A single-dose of antimicrobial prophylaxis has been shown to be effective to prevent infections related to urological surgery . Another important aspect of antibiotic treatment is that inappropriate use bears the risk to prompt development and spread of antibiotic resistance . All this call for individualized antibiotic prophylaxis based on urine samples prior to manipulation of the urinary tract. Trials with a randomized controlled study-design are necessary to assess the efficacy of individual antimicrobial prophylaxis prior to urological procedures to prevent enterococcal bacteremia.
This study has some limitations and thus the findings should be considered in the context of these.
First, the retrospective study-design gives rise to some uncertainty regarding the identified cases. We did not have information on the focus of infection for the cases of bacteremia. A prospective study is a more robust study design, which could have enabled a contemporary examination of each patient by medical staff. Second, we did not have access to the necessary antimicrobial resistance patterns or molecular typing methods to confirm that the E. faecalis isolates from the blood and urine were identical for each of the patients in the case group. Thus, we cannot be certain that each bacteremia case reflected a primary urinary tract infection. However, the convergent E. faecalis infection of both blood stream and urinary tract make the association plausible. Third, we did not evaluate the antibiotics administered to the patients in the two groups. However, this would only have been useful if we had information on the resistance patterns of the strains isolated from each patient. Fourth, the statistical strength of this study is low due to the small size of the patient groups evaluated and thus the findings might be limited. Larger studies are necessary to confirm the results. The results of this study should therefore not be interpreted as more than indicators of associations between the investigated variables and the risk of bacteremia due to E. faecalis.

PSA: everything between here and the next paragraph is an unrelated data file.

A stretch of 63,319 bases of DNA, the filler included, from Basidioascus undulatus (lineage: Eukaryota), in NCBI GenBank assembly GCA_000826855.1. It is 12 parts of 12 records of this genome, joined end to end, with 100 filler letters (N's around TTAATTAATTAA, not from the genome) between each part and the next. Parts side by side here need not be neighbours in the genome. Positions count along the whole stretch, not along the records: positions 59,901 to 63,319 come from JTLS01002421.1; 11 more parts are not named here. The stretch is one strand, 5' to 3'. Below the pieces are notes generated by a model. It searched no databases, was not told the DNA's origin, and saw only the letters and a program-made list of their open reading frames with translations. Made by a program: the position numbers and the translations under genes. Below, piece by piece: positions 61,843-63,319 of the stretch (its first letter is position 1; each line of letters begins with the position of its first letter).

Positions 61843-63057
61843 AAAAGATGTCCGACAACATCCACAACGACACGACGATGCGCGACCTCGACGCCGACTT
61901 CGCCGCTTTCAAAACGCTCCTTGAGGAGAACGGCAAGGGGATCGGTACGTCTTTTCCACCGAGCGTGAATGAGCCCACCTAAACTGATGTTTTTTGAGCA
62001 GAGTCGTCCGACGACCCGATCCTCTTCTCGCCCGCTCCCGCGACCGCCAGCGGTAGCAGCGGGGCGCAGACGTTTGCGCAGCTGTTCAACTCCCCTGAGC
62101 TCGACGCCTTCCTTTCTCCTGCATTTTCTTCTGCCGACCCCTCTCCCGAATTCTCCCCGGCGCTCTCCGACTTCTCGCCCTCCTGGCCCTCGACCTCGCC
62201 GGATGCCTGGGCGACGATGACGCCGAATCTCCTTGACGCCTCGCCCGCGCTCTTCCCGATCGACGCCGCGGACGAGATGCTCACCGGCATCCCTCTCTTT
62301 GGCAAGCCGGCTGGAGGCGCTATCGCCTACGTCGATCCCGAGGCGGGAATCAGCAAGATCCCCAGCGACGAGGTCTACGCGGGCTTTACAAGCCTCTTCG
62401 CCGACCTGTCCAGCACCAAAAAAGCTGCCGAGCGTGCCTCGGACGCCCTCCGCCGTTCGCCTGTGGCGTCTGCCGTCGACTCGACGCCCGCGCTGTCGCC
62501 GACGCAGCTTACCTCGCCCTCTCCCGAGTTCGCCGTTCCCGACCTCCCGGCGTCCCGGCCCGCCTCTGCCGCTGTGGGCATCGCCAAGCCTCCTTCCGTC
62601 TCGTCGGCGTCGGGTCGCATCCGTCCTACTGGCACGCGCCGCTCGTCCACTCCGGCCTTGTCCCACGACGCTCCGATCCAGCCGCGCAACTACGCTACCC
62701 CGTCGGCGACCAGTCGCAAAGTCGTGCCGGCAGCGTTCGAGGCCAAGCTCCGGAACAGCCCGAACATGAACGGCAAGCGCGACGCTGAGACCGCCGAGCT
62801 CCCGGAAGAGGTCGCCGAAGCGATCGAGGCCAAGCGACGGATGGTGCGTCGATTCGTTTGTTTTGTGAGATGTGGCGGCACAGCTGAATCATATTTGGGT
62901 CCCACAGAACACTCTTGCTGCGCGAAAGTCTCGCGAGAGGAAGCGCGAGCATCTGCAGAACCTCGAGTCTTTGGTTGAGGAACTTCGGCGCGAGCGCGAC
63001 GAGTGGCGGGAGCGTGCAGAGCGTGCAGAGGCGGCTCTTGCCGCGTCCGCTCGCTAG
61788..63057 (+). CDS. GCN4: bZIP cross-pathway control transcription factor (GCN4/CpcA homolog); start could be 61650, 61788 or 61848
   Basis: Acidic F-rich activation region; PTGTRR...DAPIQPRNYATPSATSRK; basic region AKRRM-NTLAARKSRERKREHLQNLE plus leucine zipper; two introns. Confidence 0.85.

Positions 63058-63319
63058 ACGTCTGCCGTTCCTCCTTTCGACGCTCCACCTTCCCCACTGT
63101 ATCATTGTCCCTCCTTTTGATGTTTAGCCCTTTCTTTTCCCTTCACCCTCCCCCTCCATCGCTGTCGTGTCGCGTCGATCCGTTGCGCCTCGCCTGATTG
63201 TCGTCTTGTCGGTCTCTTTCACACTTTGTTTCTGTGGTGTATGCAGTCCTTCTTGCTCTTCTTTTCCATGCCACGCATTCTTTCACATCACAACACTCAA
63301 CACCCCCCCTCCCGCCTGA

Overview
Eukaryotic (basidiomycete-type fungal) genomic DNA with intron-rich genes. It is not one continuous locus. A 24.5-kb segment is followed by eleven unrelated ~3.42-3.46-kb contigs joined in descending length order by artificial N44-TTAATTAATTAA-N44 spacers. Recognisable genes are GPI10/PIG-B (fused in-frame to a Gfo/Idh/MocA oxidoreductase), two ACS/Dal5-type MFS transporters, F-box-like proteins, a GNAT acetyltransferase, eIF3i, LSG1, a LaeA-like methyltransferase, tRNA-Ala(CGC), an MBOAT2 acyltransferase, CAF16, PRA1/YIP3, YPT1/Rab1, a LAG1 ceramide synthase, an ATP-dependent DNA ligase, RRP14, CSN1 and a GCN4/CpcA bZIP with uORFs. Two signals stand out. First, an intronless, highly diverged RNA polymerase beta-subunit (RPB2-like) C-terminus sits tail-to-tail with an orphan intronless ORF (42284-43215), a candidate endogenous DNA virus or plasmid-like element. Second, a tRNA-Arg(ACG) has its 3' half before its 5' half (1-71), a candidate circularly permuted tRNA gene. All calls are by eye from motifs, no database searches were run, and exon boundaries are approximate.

Finally, there are other risk factors previously identified for enterococcal bacteremia and UTI-related bacteremia. To illuminate the interactions of the different risk factors they must all be evaluated in the same study. Other enterococcus species should also be included, in particular E. faecium, to analyze similarities and differences between the two predominant species’.
In conclusion, we found male sex, urological surgery and catheterization to be associated with UTI-related bacteremia due to E. faecalis. Individual antimicrobial prophylaxis for specific patient subgroups at risk might be a way to reduce this problem. Appropriate antibiotic treatment following a urine sample to identify a possible urinary tract infection can ideally enhance the safety of patients at risk of bacteremia due to E. faecalis.